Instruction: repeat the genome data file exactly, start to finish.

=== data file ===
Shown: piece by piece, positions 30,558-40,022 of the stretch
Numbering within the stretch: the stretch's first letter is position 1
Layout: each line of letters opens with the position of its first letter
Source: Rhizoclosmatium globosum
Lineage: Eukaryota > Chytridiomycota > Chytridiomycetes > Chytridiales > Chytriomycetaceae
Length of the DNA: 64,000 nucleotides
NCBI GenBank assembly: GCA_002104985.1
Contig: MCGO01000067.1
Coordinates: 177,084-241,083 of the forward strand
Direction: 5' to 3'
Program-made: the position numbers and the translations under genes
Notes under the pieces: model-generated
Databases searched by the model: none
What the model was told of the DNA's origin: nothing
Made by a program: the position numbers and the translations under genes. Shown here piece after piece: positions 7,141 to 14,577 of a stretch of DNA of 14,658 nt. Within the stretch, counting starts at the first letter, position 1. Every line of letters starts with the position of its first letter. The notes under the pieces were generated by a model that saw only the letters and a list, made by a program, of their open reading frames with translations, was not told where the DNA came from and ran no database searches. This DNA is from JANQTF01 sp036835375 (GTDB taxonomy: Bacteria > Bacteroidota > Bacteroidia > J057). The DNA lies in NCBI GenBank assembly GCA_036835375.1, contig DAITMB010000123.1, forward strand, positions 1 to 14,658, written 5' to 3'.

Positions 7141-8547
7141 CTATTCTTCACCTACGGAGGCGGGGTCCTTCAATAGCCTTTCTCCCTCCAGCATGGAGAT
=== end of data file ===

Shown: piece by piece, positions 30,558-40,022 of the stretch
Numbering within the stretch: the stretch's first letter is position 1
Layout: each line of letters opens with the position of its first letter
Source: Rhizoclosmatium globosum
Lineage: Eukaryota > Chytridiomycota > Chytridiomycetes > Chytridiales > Chytriomycetaceae
Length of the DNA: 64,000 nucleotides
NCBI GenBank assembly: GCA_002104985.1
Contig: MCGO01000067.1
Coordinates: 177,084-241,083 of the forward strand
Direction: 5' to 3'
Program-made: the position numbers and the translations under genes
Notes under the pieces: model-generated
Databases searched by the model: none
What the model was told of the DNA's origin: nothing
Made by a program: the position numbers and the translations under genes. Shown here piece after piece: positions 7,141 to 14,577 of a stretch of DNA of 14,658 nt. Within the stretch, counting starts at the first letter, position 1. Every line of letters starts with the position of its first letter. The notes under the pieces were generated by a model that saw only the letters and a list, made by a program, of their open reading frames with translations, was not told where the DNA came from and ran no database searches. This DNA is from JANQTF01 sp036835375 (GTDB taxonomy: Bacteria > Bacteroidota > Bacteroidia > J057). The DNA lies in NCBI GenBank assembly GCA_036835375.1, contig DAITMB010000123.1, forward strand, positions 1 to 14,658, written 5' to 3'.

Positions 7141-8547
7141 CTATTCTTCACCTACGGAGGCGGGGTCCTTCAATAGCCTTTCTCCCTCCAGCATGGAGAT